proposition 1: there are more people, objects and ideas
subproposition 1.3 there are more ideas
There are more ideas? What a ludicrous proposition.
For one thing, it’s impossible to test. Actually, it’s impossible to think. What is an idea? What’s an idea part, what’s an idea whole? How many “ideas” exist in Pirates of the Caribbean? How many ideas are there in the average email or telephone conversation? How would we count them even if we could identity them. It’s a completely jello-y problem, fraught with difficulty, and several times on the train back from Cambridge, I found myself thinking, "it’s a very bad idea to say that there are more ideas.How would we know?”
Intuitively, the idea holds some appeal. There appears to be absolutely and proportionally more art, music and film in the world. Books continue grow in number. The corporation is now committed to innovation as Job 1 and this makes it a fountain of ideation. The internet is yet another fountain. Intuitively, it looks like there are more ideas. I found one hard number, and it was encouraging. International copyright applications from developing countries rose from 680 in 1997 to 5,359 in 2002.
Let’s begin. (I must ask the philosophically squeamish to look away. I would like to think that what follows is rough carpentry, crudely executed but not ill formed. But I know that no one with philosophical training will share this opinion.) Let’s begin by saying that by “idea” we mean an assertion that posits something technically intelligible and socially admissible. So, “Green ideas sleep sleep” fails the first test. “Green ideas sleep furiously” satisfies the first test (it’s intelligible) but fails the second (it’s not admissible). “Boston is wasted on the Bostonians” satisfied both. We might not “see” what it means but we recognize it as an assertion on which further scrutiny would probably not be wasted. (I realize my idea of “idea” begs many questions, but bear with me.)
It is not unusual for someone on the blogosphere to tell us “my car wouldn’t start this morning.” This is technically intelligible, socially admissible, but trivial. It might be true. It might be false. We don’t care. So by “idea” we mean an assertion that posits something technically intelligible, social admissible, and provocative of an interest in contestation. By this definition, “Raiders suck,” “Lost is a good TV show,” or “Dennis Kucinich is wrong for president,” are all ideas we care about.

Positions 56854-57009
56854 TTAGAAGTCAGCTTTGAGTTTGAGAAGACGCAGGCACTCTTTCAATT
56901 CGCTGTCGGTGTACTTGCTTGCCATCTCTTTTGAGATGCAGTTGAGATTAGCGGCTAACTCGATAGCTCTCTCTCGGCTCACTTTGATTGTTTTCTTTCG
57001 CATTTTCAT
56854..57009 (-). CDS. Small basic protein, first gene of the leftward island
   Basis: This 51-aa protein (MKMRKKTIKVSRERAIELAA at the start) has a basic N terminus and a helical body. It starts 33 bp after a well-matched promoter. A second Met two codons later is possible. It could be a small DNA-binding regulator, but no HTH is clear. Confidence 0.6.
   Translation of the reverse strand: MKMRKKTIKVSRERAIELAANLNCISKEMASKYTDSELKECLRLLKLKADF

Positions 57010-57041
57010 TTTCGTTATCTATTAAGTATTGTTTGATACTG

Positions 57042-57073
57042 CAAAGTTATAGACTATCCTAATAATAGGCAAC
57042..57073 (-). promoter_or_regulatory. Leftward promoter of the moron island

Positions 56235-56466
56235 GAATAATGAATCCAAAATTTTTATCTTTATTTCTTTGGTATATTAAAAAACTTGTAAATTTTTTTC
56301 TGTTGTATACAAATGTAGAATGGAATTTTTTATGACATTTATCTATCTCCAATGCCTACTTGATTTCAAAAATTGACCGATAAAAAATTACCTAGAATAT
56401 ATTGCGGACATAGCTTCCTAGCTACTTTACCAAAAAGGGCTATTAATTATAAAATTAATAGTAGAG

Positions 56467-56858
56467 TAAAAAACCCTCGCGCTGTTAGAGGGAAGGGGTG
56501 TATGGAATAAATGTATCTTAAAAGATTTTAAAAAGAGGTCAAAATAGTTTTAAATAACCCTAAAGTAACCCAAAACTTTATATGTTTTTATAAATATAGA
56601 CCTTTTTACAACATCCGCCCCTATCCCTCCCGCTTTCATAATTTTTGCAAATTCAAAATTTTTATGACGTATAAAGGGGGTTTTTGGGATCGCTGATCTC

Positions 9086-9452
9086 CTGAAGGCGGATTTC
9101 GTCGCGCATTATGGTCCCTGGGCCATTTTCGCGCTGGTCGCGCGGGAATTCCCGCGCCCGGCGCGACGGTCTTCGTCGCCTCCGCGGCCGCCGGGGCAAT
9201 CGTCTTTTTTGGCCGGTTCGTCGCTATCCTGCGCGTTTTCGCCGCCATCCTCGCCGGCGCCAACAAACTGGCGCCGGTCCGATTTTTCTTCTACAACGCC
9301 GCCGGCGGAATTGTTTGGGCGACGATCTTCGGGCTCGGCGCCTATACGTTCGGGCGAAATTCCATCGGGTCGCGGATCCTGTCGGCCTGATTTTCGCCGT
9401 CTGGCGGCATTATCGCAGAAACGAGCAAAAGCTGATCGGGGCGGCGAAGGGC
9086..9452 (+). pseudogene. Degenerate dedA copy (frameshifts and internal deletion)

Actually, we are looking not for any contestation; we are looking for rich contestation. “Raiders suck” invites “Forty-niners suck” (or “Bite me”) and that’s the end of the “conversation.” “Dennis Kucinich is wrong for president” can be answered with “bite me” but something more thoughtful is not inappropriate. Indeed, the relatively mild tone of the assertion calls for something more thoughtful. I’m not saying “Raiders suck” is not an idea. I am saying “Dennis Kucinich is wrong for president” is, for our purposes, more idea-ish. Ideas that invite detailed explication and rebuttal so qualify.
There’s one last condition. (Thank you for bearing with me this far. You qualify for hardship, if not danger, pay. Mrs. Burton will give you a voucher as you leave.) Ideas can be provocative without being illuminating. Chances are, ideas that merely provoke a reaction are more likely to confirm old ideas than introduce us to new ones.
Anna Nicole Smith embodied America. She embodied its bounty as well as its overabundance; its exploitability, and its propensity to exploit. She embodied, also, its litigiousness, its enterprise, its universal offer of the chance to remake oneself (Gatsby did it one way, Anna Nicole Smith did it another).
This is Tunku Varadarajan suggesting that some of the properties of a celebrity might be thought of as properties of the U.S. This is illuminating because it helps me see something I could not otherwise see: that Smith’s tragedy is an American story or that America is in some respects Smith-ish. (I understand that that this idea is strictly speaking a metaphor, an idea expressly designed to be illuminating. I mean to include also statements of fact, things like “the average American house went from 1,660 square feet in 1973 to 2,400 square feet in 2004” which illuminates both culture and commerce.)